CICM SAQ 2016.1 Q1

Question

Discuss the role of systemic antibiotic therapy in patients with severe acute pancreatitis.

Answer

Answer and interpretation

Background / Rationale:

Systemic antibiotics in severe acute pancreatitis (SAP) have a potential role in three areas:

  • Infected pancreatic necrosis
    • Necrotising pancreatitis develops in about 15% and approx. half of these become infected with increased mortality
    • Majority of pancreatic infections are from gut derived organisms and may be polymicrobial. Common organisms include E coli, Klebsiella species, Enterobacter species, Proteus, Pseudomonas aeruginosa, Bacteroides species and Enterococcus
    • Should be suspected in patients with pancreatic necrosis who fail to improve after 7-10 days of hospitalisation
  • Extra-pancreatic infections
    • Common (up to 20% of patients with SAP), e.g. bloodstream, pneumonia, UTI and associated with increased mortality
  • Prophylaxis
    • Theoretically antibiotics could prevent or decrease infection rates and decrease mortality
    • Use of prophylactic antibiotics in SAP is controversial

Disadvantages:

  • Development of resistant strains of bacteria and selection of fungal infections.

Evidence and Practice Guidelines:

  • Infected pancreatic necrosis
    • In suspected infected necrosis or pancreatic abscess, use antibiotics in association with minimally invasive drainage or open surgery.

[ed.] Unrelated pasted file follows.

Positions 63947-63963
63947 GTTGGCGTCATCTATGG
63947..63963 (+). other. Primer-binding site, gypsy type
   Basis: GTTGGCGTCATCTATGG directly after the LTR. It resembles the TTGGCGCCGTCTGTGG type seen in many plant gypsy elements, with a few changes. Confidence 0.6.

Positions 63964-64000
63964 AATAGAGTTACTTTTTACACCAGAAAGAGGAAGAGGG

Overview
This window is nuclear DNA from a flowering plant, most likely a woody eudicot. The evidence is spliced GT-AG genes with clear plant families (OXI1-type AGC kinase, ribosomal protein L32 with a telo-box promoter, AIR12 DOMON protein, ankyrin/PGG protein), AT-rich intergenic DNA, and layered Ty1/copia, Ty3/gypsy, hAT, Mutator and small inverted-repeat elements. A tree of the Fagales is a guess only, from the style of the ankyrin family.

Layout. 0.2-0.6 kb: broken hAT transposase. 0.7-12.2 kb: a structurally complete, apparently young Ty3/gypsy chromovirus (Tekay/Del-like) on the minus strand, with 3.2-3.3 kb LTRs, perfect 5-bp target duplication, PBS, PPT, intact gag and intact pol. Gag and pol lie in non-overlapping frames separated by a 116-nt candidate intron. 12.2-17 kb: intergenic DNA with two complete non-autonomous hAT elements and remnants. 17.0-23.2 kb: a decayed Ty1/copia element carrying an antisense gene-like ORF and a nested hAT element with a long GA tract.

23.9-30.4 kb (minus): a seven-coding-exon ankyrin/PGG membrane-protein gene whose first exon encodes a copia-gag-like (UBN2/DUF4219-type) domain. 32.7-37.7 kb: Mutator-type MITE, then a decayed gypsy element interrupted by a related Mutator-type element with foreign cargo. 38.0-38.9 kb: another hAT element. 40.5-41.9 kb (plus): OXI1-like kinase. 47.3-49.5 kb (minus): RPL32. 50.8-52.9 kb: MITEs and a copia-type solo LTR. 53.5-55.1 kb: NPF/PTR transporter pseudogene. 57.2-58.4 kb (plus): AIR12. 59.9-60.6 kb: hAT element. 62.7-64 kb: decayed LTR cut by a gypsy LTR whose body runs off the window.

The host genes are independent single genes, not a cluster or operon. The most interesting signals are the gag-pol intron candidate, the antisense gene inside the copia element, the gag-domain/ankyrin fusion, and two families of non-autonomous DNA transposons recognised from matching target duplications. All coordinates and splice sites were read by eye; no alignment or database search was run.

• Therapeutic guidelines recommend Tazocin OR if allergic to penicillin’s 3rd generation cephalosporin and metronidazole OR meropenem OR quinolone and metronidazole.
  • Extra-pancreatic infections
    • Antibiotics should be prescribed as clinically indicated.
    • Use of prophylactic antibiotics in pancreatitis
    • Controversial
    • Cochrane meta-analysis in 2010:
      • Trends towards increased survival and reduced rates of infections of pancreatic
        necrosis but not statistically significant
      • Trend towards less incidence of non-pancreatic infections
      • Of subgroup analysis regarding antibiotic therapy, only imipenem had
        statistically decreased infection rates of necrotic pancreas but no mortality
        benefit
      • Issues with under powering of studies, not limited to necrotic pancreatitis and
        heterogeneity of patients
      • Prophylactic antibiotics in established necrosis of acute pancreatitis not
        recommended.

Summary statement:

  • In suspected infected pancreatic necrosis treat with surgical/percutaneous/endoscopic
    drainage and broad-spectrum antibiotics
  • Routine use of prophylactic antibiotics with sterile necrosis to prevent infected necrosis is not
    recommended
  • Antibiotics as indicated for extra-pancreatic infections
  • Routine use of prophylactic antibiotics in severe acute pancreatitis is not recommended

Pass rate: 83%

Highest mark: 8.0


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Emergency physician MA (Oxon) MBChB (Edin) FACEM FFSEM with a passion for rugby; medical history; medical education; and informatics. Asynchronous learning #FOAMed evangelist. Co-founder and CTO of Life in the Fast lane | Eponyms | Books | vocortex |

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